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Mobility and Mortality During the COVID-19 Pandemic

A Letter to the Editor to this article was published on 09 September 2021


Social distancing and other behavioral interventions help limit the spread of infectious diseases.1 These measures include school closures, cancellations of large gatherings, and travel restrictions.1 We assessed the effectiveness of social distancing during the coronavirus (COVID-19) pandemic by examining the association between reductions in driving distances and mortality rates on an international basis.


We identified the 45 countries with the highest numbers of COVID-19 cases globally, and excluded 9 countries because driving distance data were unavailable (e.g., China). We used an index date of the 100th COVID-19 case for each country to assess reductions in driving because this benchmark has been commonly used for pandemic growth. We calculated the mean change in driving from baseline for each country in the week following the index date using Apple Mobility Trends.2 For each nation, we also obtained the COVID-19 mortality rate as of April 30, 2020, using the Johns Hopkins University Coronavirus Resource Center.3 We used the Spearman rank correlation coefficient to test the association between the reduction in driving distance and the COVID-19 mortality rate in each country.


We observed significant variation in driving across the different countries. For example, Chile had a 64% decrease whereas Spain had a 21% increase in driving distance. We also observed substantial variation in the COVID-19 mortality rate across different countries. Belgium had the highest mortality rate (656.7 per million) and India had the lowest (0.8 per million) at the follow-up time. As predicted (Fig. 1), we observed a significant association between decreased driving and lower COVID-19 mortality (r = 0.41, p < 0.001). In an analysis restricted to countries with a population over 30 million, we observed a similar association (r = 0.42, p = 0.01). In a further sensitivity analysis restricted to 19 of the nations in our primary analysis deemed by the World Health Organization to be in the top 30 with the best public health systems, we observed consistent findings (r = 0.38, p = 0.02).4 In addition, we also observed a similar association between decreased walking and lower COVID-19 mortality (r = 0.43, p < 0.001).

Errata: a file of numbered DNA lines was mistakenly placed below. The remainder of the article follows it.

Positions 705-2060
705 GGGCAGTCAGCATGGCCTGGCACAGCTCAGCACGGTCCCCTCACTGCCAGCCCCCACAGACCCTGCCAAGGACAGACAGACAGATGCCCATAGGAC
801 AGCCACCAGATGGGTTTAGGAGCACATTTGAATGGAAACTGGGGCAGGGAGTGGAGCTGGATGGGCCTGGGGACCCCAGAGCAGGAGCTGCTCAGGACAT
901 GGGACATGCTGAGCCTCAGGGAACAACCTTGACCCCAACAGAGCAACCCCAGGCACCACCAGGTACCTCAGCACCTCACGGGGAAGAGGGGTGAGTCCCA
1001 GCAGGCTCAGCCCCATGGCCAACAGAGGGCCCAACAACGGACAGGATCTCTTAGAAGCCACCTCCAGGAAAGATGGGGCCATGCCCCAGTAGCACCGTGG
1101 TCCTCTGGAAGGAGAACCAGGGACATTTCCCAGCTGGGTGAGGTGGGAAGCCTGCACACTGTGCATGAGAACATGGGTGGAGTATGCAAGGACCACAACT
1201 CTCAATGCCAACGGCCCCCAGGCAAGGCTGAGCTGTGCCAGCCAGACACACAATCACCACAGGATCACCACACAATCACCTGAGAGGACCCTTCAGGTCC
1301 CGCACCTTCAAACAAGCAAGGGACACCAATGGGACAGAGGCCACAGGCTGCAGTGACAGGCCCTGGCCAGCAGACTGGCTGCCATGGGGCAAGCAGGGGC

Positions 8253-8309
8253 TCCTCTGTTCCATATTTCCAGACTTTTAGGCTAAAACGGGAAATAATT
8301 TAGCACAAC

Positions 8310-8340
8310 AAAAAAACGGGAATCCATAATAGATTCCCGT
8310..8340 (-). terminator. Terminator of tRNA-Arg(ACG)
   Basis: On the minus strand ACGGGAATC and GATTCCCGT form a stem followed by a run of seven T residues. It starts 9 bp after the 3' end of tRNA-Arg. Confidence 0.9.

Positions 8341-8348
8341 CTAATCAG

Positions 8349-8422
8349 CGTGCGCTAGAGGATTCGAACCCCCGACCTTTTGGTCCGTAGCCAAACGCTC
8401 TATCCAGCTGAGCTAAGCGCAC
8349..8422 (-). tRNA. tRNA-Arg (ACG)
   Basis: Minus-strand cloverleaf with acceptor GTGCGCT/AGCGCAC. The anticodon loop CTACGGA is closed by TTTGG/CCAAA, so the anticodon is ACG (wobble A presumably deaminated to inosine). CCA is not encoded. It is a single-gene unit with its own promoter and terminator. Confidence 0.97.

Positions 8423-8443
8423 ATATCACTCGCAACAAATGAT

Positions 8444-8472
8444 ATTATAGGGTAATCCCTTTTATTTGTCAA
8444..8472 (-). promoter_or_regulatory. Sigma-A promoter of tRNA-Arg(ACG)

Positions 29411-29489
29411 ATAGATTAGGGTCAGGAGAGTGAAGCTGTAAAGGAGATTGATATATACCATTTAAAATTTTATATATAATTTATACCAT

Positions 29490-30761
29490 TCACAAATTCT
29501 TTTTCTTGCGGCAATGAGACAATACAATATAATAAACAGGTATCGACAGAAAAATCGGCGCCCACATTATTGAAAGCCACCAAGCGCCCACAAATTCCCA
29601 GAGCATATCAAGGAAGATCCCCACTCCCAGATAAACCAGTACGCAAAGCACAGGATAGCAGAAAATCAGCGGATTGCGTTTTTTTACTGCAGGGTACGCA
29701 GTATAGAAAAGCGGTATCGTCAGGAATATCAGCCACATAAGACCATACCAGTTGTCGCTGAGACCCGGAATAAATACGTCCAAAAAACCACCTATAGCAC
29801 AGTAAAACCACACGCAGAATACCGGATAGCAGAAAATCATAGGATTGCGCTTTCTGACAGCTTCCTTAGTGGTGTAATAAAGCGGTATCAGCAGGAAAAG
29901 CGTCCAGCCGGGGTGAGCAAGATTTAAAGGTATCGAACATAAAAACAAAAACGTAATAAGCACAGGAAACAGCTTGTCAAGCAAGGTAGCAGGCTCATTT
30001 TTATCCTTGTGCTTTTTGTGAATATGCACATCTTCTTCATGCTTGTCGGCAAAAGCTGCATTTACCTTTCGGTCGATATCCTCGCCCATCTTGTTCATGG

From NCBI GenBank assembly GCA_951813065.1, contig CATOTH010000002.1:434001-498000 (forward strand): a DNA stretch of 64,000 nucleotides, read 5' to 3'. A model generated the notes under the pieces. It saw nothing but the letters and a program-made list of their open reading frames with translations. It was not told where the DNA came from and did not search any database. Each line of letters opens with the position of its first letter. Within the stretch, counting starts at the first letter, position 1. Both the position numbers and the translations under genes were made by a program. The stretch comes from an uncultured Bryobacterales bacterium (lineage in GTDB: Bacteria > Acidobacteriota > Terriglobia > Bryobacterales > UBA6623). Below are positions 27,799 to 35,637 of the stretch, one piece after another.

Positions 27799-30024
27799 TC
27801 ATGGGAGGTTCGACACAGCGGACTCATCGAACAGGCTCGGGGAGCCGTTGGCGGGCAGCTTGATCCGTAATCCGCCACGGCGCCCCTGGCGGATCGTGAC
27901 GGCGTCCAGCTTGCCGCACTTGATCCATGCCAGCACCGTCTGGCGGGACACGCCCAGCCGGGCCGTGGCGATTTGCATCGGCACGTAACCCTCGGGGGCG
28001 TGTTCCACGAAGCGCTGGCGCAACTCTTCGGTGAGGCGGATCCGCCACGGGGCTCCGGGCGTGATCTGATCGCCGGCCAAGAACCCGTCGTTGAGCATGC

Figure 1

Association between driving patterns and COVID-19 mortality in the 36 countries with the highest number of COVID-19 cases. Countries to the right of zero exhibited increased driving, and countries to the left exhibited decreased driving. Countries low on the vertical axis experienced a relatively small mortality rate, and countries high on the vertical axis experienced a relatively large mortality rate. Overall data show a significant positive association between reduced driving and decreased mortality.


We found that countries exhibiting early and substantial decreases in driving during the pandemic experienced less COVID-19 mortality. This connection between mobility and mortality is unlikely to be causal and, instead, may be a marker for greater overall public health diligence and individual conscientiousness. One limitation to our analysis is that countries may offer fallible reporting on COVID mortality rates. In addition, many unmeasured interventions can reduce mortality during the pandemic including case surveillance, contact tracing, adequate personal protective equipment, and the regularity of hand hygiene.5, 6 Regardless of mechanisms, most countries have adopted extensive social distancing procedures to quell the spread of COVID-19. Our data suggest the importance of implementing these measures early before there are thousands of observed cases.


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Corresponding author

Correspondence to Donald A. Redelmeier MD, FRCPC, MSHSR, FACP.

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Zipursky, J.S., Redelmeier, D.A. Mobility and Mortality During the COVID-19 Pandemic. J GEN INTERN MED 35, 3100–3101 (2020).

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